That contentious atmosphere carried over into Wednesday morning’s closed conference meeting, where Flake and Lummis were joined by dozens of freshmen in urging the party leadership to include further cuts in the continuing resolution — if anything, to make it easier to defend, and to remove all ambiguity regarding the Pledge. A GOP source tells National Review Online that a number of members rallied around Flake’s argument that “if you’re explaining things after the fact, you’re probably losing the battle.” In other words, “technically” fulfilling a pledge just wouldn’t cut it.

Representative Womack, a freshman member of the Appropriations Committee, says Flake’s comments really struck a chord. Womack admits to being rather confounded by the less-than-straightforward rhetoric surrounding Ryan’s numbers. At first, he chalked it up to being new and unfamiliar with the ways of Congress, but he soon found that he wasn’t alone. “I think most of us realized that the numbers we’re reporting and the budgets we’re referring need to be articulated in such a way that the American people can understand and that we can understand,” Womack says. “Even though there’s an argument for [adjusting the numbers to reflect the fiscal year], there’s still a demand for cuts that would match the Pledge.”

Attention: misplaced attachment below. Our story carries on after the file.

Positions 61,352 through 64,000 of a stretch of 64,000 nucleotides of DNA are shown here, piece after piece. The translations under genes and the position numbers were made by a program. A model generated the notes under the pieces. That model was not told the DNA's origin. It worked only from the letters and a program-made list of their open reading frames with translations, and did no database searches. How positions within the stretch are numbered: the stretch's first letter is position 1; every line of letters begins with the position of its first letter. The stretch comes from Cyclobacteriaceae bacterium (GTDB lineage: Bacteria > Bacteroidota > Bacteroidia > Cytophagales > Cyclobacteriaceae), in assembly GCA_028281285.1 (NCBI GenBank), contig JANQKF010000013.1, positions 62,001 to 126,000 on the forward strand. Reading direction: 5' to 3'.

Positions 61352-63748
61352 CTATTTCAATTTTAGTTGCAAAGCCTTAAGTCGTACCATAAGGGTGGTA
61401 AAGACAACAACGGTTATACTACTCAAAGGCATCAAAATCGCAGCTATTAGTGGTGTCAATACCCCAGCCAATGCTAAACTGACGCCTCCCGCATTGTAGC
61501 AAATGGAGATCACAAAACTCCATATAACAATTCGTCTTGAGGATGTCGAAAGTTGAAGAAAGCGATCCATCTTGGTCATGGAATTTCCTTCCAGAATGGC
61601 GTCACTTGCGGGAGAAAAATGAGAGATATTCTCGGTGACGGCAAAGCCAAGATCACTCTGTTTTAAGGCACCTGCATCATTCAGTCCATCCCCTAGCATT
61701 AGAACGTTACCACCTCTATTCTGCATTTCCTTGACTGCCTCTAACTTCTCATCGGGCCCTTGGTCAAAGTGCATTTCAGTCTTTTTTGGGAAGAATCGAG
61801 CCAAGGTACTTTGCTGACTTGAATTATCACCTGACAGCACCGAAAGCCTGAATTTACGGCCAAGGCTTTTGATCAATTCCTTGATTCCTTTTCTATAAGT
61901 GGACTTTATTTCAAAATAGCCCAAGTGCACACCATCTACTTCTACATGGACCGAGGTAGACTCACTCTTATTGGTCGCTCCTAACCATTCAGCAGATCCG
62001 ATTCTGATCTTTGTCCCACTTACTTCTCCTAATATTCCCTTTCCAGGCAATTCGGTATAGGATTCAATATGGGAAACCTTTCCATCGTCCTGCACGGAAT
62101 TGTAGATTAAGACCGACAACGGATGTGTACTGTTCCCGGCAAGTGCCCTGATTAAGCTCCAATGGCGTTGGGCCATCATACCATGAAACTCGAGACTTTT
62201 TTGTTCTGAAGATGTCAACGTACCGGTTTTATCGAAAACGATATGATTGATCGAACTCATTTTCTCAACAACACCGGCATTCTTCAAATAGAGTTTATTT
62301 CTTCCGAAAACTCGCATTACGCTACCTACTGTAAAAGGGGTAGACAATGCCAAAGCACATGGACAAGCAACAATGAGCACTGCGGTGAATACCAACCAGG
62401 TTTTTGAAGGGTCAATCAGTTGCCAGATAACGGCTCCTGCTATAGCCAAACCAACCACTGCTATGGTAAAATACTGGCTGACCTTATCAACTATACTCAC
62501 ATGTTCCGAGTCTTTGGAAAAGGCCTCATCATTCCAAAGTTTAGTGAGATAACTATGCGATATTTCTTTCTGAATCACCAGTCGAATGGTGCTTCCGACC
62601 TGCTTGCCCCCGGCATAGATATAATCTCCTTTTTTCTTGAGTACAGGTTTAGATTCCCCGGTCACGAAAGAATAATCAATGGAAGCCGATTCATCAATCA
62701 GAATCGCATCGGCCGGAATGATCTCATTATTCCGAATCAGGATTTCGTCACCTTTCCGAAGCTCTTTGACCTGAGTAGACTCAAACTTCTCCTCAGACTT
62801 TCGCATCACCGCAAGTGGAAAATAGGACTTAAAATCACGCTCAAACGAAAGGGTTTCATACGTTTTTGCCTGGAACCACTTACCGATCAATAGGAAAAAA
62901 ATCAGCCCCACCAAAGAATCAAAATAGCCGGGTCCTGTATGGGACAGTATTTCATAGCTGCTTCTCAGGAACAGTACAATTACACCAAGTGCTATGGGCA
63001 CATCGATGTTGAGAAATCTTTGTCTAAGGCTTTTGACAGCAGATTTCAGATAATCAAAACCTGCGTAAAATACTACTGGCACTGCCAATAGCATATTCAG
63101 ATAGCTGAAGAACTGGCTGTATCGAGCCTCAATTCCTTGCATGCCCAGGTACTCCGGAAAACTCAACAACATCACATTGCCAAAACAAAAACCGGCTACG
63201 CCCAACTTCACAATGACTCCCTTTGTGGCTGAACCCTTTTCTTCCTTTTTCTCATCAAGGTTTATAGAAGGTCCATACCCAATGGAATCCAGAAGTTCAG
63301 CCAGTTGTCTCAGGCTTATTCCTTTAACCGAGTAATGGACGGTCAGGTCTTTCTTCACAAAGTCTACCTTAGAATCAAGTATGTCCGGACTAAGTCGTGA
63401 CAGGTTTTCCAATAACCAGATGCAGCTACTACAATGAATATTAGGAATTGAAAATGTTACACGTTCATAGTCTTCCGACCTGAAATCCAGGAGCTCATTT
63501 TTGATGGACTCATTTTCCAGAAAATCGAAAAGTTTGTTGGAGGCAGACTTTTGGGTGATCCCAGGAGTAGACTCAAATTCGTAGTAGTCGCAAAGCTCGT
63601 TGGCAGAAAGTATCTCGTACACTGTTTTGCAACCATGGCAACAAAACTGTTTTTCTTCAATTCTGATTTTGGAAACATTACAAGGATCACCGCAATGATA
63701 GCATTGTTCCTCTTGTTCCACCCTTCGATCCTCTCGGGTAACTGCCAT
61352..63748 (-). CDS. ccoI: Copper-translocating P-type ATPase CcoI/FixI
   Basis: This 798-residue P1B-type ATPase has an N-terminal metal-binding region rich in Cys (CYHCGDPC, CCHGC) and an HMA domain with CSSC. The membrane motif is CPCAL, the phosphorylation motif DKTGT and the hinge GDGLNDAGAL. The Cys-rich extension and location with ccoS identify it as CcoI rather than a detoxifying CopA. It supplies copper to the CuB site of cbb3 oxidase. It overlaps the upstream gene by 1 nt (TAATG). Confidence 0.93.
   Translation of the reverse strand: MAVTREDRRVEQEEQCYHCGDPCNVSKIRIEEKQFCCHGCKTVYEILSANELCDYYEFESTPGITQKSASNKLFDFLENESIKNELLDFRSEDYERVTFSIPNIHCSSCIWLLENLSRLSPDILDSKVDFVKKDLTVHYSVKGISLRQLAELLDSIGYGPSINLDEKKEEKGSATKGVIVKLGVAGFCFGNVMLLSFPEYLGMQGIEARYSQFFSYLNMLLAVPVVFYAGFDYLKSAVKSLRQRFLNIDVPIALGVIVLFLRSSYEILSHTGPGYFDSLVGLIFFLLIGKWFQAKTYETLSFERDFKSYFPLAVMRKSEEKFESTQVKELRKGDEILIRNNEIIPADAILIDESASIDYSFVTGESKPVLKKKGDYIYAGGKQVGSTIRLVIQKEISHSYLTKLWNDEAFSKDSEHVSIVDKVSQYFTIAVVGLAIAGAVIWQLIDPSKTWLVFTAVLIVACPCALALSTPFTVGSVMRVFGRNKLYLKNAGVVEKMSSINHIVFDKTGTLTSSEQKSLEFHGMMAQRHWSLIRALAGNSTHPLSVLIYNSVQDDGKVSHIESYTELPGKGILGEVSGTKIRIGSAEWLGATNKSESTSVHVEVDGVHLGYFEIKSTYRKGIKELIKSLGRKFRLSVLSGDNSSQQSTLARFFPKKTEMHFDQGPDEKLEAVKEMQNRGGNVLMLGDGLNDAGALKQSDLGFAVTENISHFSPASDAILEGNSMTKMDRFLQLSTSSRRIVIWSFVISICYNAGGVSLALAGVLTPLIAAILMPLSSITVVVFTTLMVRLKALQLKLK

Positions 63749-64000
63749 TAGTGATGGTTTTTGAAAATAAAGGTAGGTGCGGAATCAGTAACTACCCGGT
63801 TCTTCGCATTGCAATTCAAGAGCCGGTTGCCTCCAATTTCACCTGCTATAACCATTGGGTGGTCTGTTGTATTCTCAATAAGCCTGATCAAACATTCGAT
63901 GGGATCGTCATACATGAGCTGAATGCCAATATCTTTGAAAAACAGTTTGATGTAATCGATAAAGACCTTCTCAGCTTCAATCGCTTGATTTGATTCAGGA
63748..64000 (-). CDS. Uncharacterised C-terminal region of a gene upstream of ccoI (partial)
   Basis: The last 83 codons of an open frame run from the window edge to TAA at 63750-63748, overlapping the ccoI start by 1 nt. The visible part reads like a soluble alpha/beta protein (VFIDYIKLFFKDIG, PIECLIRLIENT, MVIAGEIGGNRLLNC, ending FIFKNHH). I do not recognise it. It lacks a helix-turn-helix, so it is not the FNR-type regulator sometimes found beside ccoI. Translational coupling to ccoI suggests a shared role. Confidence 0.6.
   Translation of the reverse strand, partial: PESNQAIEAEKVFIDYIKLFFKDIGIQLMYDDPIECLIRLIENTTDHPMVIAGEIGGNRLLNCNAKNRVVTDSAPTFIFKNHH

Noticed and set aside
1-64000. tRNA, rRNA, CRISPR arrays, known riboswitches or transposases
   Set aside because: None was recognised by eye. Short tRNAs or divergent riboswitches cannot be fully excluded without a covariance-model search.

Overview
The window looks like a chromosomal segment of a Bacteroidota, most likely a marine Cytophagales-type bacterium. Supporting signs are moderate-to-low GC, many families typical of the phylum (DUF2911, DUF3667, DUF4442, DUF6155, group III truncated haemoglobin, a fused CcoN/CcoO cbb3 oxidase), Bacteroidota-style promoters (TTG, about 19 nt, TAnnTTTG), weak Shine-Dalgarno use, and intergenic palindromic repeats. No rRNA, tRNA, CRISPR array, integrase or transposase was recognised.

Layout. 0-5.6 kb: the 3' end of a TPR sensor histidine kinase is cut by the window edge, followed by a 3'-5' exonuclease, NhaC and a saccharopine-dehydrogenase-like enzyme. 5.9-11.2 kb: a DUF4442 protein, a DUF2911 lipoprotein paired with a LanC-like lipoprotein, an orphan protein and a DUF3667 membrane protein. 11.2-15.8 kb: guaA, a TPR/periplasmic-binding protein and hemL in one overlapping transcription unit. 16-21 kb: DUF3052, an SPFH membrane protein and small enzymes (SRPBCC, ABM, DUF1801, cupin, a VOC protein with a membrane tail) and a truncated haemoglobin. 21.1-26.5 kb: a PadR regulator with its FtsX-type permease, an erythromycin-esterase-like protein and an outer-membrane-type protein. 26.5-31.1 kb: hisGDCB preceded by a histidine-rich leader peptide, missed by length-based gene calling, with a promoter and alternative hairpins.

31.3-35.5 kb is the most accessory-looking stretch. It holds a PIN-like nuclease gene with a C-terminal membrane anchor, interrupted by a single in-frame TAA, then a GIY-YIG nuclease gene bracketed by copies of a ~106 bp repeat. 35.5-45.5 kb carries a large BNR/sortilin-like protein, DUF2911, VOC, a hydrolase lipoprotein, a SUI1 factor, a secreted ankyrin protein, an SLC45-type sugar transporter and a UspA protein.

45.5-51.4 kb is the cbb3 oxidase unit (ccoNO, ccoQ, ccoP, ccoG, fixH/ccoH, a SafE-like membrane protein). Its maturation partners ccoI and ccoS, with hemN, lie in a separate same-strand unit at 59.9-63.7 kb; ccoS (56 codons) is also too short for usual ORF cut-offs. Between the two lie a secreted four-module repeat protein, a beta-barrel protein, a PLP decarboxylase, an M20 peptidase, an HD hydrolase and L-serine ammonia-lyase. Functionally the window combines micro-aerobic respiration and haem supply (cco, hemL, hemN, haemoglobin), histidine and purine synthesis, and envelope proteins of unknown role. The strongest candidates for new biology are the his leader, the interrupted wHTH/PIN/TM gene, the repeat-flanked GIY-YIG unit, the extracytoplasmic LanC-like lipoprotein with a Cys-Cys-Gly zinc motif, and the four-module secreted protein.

A House aide confirms there was a feeling of “confusion in the ranks” about the spending numbers that, combined with a growing sense of frustration, really drove the effort to get an unambiguous $100 billion included in the CR. “The goal was to make a clear statement and make sure that nothing would be open to interpretation,” the aide says.

Party leaders heard that message loud and clear and quickly took action. The Appropriations Committee scrapped a number of scheduled hearings and called a meeting of the subcommittee chairmen on that afternoon. “It was very apparent that freshman members in particular were not pleased,” an appropriations aide familiar with the situation says. “There was pretty strong guidance from leadership: You’ve got to find more to cut.”

The already-tense atmosphere was exacerbated by a series of failed votes on measures that many expected to comfortably pass the GOP-controlled House, such as an extension of certain provisions of the Patriot Act and a “YouCut” proposal to secure repayment of money the United Nations owes the U.S. This created an entirely new impetus for party leaders to seek out a unified strategy on spending, a GOP source tells us: “We have to know what the outcomes are going to be when we got into a vote.”